Letter: Legalize pot, but with regulations

Nolan Finley’s June 17 Editor’s Note, “Get pot legalization right,” hit the nail on the head when it argued that Michigan must have a strong framework for accountability, traceability and public safety before marijuana is fully legalized.

For months, local Michigan medical marijuana businesses that support strong regulations have been working with our Legislature to put in place such a framework. Businesses, patients and others are working with policymakers such as Sen. Rick Jones (a former county sheriff), Rep. Klint Kesto (a former prosecuting attorney) and Rep. Lisa Posthumus Lyons (a west Michigan mom of four children and wife of a deputy sheriff) to develop a safe, responsible medical marijuana system that promotes patient safety.

This framework can help ensure that we clearly identify, as Finley says, “where the line between legal and illegal falls” so well-intentioned people — such as parents of sick children — don’t go to jail simply because they are trying to provide the best care and treatment for a loved one.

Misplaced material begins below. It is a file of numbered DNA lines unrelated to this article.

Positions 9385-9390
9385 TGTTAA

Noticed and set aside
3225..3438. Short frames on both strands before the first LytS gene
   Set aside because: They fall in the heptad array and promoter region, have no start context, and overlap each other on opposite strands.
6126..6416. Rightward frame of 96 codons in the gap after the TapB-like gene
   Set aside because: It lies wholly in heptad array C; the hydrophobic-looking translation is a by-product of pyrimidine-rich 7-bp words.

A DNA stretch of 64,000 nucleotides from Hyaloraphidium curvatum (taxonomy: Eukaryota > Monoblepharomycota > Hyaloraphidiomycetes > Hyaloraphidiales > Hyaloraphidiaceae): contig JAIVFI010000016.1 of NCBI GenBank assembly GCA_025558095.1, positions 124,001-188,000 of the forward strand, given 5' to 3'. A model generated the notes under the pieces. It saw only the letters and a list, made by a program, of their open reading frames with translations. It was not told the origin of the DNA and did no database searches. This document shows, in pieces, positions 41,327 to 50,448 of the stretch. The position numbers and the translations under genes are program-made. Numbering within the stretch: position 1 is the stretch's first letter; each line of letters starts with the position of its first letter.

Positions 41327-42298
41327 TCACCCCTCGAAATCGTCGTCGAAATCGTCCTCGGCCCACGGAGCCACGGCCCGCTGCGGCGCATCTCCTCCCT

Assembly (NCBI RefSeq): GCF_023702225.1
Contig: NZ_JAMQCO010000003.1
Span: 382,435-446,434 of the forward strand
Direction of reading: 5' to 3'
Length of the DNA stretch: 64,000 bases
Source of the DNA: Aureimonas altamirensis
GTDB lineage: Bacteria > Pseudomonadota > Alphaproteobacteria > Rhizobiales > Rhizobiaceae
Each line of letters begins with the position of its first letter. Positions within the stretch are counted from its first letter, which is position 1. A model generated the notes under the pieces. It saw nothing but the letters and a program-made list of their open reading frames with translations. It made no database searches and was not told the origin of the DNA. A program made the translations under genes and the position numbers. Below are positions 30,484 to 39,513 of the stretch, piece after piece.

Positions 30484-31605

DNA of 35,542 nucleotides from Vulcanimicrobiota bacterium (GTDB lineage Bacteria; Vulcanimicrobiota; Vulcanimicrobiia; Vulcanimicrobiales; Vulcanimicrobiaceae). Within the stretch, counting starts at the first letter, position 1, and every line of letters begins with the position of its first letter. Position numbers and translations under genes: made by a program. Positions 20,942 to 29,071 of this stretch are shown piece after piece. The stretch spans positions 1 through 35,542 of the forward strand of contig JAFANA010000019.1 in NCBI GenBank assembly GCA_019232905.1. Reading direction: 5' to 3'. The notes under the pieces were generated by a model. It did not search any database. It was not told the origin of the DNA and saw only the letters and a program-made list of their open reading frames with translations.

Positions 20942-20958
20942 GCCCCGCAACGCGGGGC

The framework that will work best for Michigan is a tiered system. That means producers, testers, distributors and retailers are kept separate, independent and licensed. Michigan is already home to other successful industries that have independent, separate tiers and we should emulate their successes and best practices.

A tiered system will promote greater accountability and product tracking at every stage. To keep out bad actors, safeguards should include background checks; licensing and training; caps on licenses; and rigorous inspections by law enforcement and regulators.

Licensing and strong regulations can help eliminate what Finley called “backyard pot plots” while keeping out fly-by-night operators who put profits ahead of patient safety. Strong controls can help us ensure patients get safe products and bad actors don’t sell marijuana to kids.

Strong, clear regulations will also provide greater certainty for businesses and help Michigan companies compete on a level playing field.

Bottom line: Before we open the floodgates to full legalization of marijuana, the best way for Michigan to prepare is to pass a strong medical marijuana framework that prioritizes patient safety and accountability without delay.

Kevin Pybus, president and CEO,

Cannaisseur, Lansing